(2) Colorado has a Constitutional amendment defining marriage that arguably works to
render a civil union a different type of partnership that must be taxed
Because Colorado's civil unions law does not (and cannot because of the
Constitutional amendment) render a civil union equivalent to a marriage,
it seems there is an argument that individual tax returns are possibly
required, and at least an option.
From Colorado's heterosexual "civil unionists'" perspective, ideally we'd like to see two clarifications, however:
(a) We would like to see the IRS clearly state that this rule applies to heterosexual couples in the same manner as it states it applies to same-sex couples.
(b) We would like to see the Colorado legislature add clarifying language to the civil unions law to give express permission to parties to the civil union, especially hetero
parties, to file individual tax returns.
Ideally, we would also like to see the Colorado legislature, or Colorado courts, clarify that the the Colorado "common law" marriage law does not apply to couples that have affirmatively chosen a civil union.
Even without these clarifications, however, it seems that some hetero Colorado shared earning/shared parenting couples may have little to lose, and much to gain, by using the new Colorado law and forming a civil union and not a marriage.
Why Does A Shared Earning/Shared Parenting Couple Want To Avoid Current Federal Marriage Taxation?
There are three problems with the way the U.S. government taxes marriage:
(a) There are currently "marriage tax penalties" for couples whose joint earnings fall below $30,000 per year or above $130,000 per year. These penalties allow couples to save tax dollars, sometimes in significant amounts, by not marrying or by getting divorced.
(b) There is a "stacking effect" problem where personal earnings of married couples are fictionally merged and each is deemed to have earned the income (or lack of income) of the other, including income or nonincome from that other partner's personal labor or other work. Why does this matter if the marriage laws, and many couples themselves, consider family income to be earned for the whole family? The problem is that this distorts the personal labor contributions of the partners in a manner that can have dramatic effects on the family over time, reducing its income, destabilizing it, and creating an environment that is not conducive to raising children. Divorce is also more likely in families that suffer these distorting effects. These distortions from the "stacking effect" occur because, upon marriage, the partner with lower earnings gets bumped up to the bracket of the partner with higher earnings, thus creating a "marriage tax penalty" for the lower earner. The partner with the higher earnings gets bumped down to the lower earner's bracket (which can be zero if the other partner has no earnings), thus creating a "marriage bonus" for the higher earner. This can have an accelerating effect over time, so that even if a couple starts out their marriage in neighboring brackets, the tax incentives to shift as much income as possible to one earner, such as by setting up a sole breadwinner/stay-at-home parent family, increasingly push them in that direction so that their brackets become as far apart as possible.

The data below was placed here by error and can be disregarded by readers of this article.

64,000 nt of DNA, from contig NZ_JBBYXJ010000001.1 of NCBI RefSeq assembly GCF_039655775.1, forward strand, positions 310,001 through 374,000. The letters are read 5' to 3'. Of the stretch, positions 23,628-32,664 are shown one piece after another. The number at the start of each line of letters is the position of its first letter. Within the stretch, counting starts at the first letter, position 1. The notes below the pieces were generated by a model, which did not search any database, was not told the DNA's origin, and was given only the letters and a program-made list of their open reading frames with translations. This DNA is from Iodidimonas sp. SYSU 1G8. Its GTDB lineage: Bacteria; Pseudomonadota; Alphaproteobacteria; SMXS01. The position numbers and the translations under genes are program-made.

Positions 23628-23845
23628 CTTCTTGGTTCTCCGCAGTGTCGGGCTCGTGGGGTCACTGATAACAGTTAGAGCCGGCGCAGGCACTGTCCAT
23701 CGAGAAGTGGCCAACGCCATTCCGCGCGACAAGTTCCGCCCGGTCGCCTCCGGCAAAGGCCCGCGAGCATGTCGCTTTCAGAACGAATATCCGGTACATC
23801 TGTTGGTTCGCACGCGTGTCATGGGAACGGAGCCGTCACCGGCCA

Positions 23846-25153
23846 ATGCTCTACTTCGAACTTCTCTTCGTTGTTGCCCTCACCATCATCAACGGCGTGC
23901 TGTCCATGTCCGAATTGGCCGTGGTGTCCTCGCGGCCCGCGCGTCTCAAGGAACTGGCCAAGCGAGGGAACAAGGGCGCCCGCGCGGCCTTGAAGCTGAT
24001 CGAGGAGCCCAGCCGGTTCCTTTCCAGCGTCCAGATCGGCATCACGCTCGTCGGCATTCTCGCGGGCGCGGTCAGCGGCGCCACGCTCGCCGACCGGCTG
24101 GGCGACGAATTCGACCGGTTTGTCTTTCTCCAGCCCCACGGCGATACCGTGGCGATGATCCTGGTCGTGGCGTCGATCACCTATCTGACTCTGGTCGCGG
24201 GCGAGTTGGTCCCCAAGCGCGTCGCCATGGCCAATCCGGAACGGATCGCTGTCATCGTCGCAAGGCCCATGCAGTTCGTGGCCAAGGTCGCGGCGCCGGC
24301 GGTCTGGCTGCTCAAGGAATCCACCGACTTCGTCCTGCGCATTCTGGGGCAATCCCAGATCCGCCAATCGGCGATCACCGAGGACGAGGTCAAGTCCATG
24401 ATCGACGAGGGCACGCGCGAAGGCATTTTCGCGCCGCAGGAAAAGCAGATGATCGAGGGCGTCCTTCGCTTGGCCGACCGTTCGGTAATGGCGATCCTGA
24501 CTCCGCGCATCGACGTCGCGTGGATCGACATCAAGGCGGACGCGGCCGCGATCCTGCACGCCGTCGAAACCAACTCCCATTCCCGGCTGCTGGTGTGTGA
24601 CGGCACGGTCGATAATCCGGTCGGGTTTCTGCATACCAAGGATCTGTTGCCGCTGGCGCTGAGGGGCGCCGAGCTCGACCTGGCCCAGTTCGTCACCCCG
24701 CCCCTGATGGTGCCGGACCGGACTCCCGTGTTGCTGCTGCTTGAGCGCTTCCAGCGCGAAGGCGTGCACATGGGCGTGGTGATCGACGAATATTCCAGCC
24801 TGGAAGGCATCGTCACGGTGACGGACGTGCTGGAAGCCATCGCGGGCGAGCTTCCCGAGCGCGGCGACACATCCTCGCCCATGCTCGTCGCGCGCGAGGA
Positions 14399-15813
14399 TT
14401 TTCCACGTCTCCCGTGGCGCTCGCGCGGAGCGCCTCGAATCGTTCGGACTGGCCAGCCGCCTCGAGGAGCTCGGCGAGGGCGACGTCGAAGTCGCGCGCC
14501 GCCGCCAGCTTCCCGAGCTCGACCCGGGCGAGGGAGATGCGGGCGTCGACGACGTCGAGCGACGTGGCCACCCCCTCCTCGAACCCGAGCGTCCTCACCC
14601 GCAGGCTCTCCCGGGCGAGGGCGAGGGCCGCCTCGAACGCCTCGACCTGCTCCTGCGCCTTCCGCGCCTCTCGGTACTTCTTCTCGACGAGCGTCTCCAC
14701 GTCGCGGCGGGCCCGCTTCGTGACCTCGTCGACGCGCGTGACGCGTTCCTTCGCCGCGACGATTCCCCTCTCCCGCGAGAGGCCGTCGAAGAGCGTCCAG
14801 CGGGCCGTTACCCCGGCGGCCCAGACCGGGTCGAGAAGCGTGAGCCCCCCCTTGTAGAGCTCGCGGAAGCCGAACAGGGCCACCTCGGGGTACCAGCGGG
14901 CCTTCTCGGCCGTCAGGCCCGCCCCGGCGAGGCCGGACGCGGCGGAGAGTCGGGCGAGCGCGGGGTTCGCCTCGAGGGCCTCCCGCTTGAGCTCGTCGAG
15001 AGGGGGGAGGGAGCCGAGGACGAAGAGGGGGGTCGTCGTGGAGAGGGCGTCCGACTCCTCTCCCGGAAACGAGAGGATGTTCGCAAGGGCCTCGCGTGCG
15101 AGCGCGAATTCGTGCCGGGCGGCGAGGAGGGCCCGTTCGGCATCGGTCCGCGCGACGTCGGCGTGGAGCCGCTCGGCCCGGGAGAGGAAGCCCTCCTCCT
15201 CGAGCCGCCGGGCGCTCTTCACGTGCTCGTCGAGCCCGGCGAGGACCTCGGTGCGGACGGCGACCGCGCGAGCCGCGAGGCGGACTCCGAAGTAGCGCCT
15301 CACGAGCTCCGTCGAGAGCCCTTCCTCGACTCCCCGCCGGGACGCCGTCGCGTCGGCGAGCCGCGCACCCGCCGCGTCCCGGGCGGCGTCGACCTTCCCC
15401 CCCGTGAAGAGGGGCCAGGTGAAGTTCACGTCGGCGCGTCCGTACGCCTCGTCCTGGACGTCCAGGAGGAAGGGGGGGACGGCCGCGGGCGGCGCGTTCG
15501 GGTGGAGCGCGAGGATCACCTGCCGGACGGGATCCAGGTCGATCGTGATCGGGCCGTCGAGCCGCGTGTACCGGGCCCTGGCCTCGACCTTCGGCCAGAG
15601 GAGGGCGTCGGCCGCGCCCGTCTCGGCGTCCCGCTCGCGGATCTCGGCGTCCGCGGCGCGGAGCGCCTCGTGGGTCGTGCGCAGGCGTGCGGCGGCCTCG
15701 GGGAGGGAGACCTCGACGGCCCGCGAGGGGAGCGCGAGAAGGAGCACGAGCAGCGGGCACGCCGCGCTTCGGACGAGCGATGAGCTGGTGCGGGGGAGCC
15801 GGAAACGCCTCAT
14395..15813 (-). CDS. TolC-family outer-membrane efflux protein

This is particularly an issue for peer couples because of the transfer payments they currently have to make to sole breadwinner families. Even a peer couple that avoids this "stacking effect" by having relatively similar earnings and both being in the same bracket, still has to subsidize the "marriage bonuses" of couples who have the same basic family income but who use a sole breadwinner model. A chart I posted here graphically illustrates this subsidy, which is effectively a transfer payment designed to encourage families not to do the shared earning/shared parenting model, despite its many benefits (and cost savings) to children, to the couples in these families and to society at large. (In an upcoming post, I am planning to detail more of these benefits and cost savings.) Single/divorced people also have to make these subsidy payments.